The co-creator of the Halo series, Marcus Lehto, responds to criticism of the Paramount+ TV show adaptation’s take on the original video games.
Marcus Lehto, the co-creator of the Halo franchise, responds to criticisms of the Paramount TV series’ adaptation of the video games. Lehto worked at Bungie from 1997 to 2012 and is credited as one of the key creative figures behind the highly successful Halo games, contributing to every instalment up until Halo: Reach, after which he left the company. In fact, his initials (M.R.L) are stamped on the bottom of Master Chief’s boot, as Lehto was in charge of the iconic armour design that became a trademark for the series.
After a tumultuous development process, with names such as Steven Spielberg and Peter Jackson originally attached at certain points, the Halo show eventually found its way to Paramount+ and began production in 2019. It was released in March of this year and set a record as the most-watched series premiere in the platform’s history. However, the series was soon met with polarized online discourse. The reception from audiences has been animated, with some expressing disappointment at what they see as a poor script and a diversion from the original Halo source material. The series’ Rotten Tomatoes audience score currently sits at an unimpressive 52 percent, though its critic score is currently at a much stronger 70 percent. Star Pablo Schreiber, who plays Master Chief, recently defended the series against critics, explaining that the Halo show was intended to be a different experience.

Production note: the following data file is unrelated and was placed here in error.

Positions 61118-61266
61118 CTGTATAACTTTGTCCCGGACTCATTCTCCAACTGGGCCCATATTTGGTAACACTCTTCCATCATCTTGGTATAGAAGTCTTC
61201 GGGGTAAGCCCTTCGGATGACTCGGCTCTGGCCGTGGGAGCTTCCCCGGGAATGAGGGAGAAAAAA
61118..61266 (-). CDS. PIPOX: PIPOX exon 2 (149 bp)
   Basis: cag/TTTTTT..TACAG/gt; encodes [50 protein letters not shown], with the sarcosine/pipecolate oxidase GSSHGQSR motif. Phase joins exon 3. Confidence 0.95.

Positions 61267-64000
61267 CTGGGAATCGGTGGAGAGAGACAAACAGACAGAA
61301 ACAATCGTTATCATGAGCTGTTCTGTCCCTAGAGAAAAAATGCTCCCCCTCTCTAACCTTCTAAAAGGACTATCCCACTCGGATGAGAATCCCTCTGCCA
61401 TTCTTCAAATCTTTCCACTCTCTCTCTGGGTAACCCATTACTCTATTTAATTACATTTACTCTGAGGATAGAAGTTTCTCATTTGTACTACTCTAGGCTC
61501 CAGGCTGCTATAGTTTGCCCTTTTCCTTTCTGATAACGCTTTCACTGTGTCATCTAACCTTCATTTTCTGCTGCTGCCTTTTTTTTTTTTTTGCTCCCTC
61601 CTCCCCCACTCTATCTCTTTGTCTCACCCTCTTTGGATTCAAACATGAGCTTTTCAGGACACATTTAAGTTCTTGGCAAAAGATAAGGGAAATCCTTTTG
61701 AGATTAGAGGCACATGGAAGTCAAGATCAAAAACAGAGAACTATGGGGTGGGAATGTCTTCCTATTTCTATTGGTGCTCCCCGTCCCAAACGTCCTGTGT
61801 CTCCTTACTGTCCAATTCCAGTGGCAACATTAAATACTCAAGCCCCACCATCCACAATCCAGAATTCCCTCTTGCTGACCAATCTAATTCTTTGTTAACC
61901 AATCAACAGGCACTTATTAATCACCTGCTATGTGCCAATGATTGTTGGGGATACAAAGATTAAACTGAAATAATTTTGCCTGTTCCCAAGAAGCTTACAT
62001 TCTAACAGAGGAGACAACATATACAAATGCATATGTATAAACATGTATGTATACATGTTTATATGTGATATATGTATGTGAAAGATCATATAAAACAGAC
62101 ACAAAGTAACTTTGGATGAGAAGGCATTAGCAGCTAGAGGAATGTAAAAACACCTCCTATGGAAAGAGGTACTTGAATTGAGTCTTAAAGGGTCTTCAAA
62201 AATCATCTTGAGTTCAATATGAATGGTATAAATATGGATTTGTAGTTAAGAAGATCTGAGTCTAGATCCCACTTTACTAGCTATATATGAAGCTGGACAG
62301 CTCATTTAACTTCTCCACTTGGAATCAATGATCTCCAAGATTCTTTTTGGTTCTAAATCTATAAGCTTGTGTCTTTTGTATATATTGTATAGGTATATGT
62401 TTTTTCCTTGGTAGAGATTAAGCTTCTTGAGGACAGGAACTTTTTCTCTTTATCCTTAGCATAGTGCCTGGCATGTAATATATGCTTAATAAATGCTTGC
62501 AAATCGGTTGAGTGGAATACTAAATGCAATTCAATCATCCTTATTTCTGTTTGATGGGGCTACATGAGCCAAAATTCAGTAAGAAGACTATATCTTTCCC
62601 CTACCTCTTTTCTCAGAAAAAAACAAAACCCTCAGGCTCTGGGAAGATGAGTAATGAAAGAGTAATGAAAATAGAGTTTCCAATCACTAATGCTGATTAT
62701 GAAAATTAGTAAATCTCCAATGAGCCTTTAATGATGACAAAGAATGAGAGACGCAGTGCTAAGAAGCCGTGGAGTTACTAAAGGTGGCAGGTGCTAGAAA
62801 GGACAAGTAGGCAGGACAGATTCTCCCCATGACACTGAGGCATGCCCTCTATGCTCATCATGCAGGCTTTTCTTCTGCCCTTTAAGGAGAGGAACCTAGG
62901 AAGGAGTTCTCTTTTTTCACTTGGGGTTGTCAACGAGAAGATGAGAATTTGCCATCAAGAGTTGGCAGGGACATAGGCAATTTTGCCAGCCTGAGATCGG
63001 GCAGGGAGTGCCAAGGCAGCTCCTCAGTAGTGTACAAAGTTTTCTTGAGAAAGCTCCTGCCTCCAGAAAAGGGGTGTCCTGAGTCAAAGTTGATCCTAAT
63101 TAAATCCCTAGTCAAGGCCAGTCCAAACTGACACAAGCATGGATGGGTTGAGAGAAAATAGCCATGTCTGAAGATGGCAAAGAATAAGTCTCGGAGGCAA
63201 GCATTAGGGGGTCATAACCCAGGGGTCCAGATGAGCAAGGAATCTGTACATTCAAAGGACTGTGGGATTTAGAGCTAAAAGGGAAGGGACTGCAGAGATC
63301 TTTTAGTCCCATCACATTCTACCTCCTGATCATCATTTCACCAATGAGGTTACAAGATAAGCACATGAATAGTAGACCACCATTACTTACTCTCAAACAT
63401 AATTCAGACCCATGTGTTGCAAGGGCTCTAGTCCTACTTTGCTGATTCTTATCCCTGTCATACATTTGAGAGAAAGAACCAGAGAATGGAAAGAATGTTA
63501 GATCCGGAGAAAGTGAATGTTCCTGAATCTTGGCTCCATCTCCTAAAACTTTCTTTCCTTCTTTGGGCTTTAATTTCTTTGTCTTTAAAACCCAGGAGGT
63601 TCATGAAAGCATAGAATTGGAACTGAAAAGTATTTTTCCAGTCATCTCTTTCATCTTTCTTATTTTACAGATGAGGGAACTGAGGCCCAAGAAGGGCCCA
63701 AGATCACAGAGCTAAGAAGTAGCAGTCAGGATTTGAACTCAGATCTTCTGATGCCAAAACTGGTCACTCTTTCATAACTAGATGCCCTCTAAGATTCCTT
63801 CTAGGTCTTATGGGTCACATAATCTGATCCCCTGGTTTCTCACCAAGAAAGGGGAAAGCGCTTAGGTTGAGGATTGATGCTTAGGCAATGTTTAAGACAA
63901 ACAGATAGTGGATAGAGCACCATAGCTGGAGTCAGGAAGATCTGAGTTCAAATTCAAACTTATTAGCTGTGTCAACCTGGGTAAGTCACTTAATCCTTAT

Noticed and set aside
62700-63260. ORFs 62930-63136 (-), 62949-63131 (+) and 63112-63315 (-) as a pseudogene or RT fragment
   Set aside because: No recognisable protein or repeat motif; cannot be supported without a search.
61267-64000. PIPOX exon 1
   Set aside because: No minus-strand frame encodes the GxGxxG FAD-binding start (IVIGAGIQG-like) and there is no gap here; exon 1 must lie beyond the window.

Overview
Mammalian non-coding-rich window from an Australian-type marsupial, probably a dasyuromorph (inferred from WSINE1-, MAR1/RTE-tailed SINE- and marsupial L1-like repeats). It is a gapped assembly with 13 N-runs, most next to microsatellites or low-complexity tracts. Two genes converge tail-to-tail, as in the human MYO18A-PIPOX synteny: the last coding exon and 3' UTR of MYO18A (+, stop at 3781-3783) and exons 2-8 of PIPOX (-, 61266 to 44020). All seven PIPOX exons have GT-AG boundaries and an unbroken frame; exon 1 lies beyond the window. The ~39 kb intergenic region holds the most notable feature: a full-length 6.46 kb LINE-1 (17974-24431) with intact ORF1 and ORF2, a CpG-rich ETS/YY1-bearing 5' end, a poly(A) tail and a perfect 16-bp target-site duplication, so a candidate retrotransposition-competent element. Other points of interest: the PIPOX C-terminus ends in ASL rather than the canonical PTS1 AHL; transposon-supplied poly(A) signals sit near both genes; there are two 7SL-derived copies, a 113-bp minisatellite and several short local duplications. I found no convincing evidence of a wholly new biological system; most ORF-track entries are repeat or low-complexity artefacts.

Letho is now wading into this discourse too, as the Halo co-creator took to Twitter to voice his displeasure at the show’s direction. Responding to a thread discussing the show, Lehto writes that “I’m not sure where the inspiration for the show comes from.” Following one user saying that Halo “takes the brand [and] strays it away from the heart of the [series],” Lehto agreed that the show is unfaithful to the original games. See his tweet below:
Yeah, I’m not sure where the inspiration for the show comes from now. Not the Halo I made.
— Marcus Lehto ???????? (@game_fabricator) May 16, 2022
Lehto’s response is a fairly damming condemnation, since the co-creator’s authority on the matter no doubt influences audiences of the Halo series. However, many creative decisions fuelled the backlash to Halo before Lehto voiced his opinion. For example, a particularly controversial decision the show took was to have Master Chief remove his helmet in episode 1. This was met with criticism by those who viewed the move as inaccurate to Halo lore, but was supported by employees at the current Halo developers 343 Industries, who saw it as necessary for the television medium. This, and many other diversions from the original Halo games (such as Cortana’s design) has created a rift between viewers who are disappointed by the way the show has handled a beloved property, and those who see the show as a chance to create something new.
With his tweet, Lehto has placed himself firmly on the disappointed side of the argument, and adds fuel to an already fiery discourse. Whether or not the criticisms from audiences and past developers will contribute to changes in the already confirmed Halo season 2 remains to be seen, but this may prove beneficial to the show’s future success. Over the course of its 20-year run, the Halo games franchise has sold 81 million copies, and Paramount may decide to cater to this substantial potential audience with more game accuracy in season 2. However, details about the next Halo series installment are yet to be revealed.
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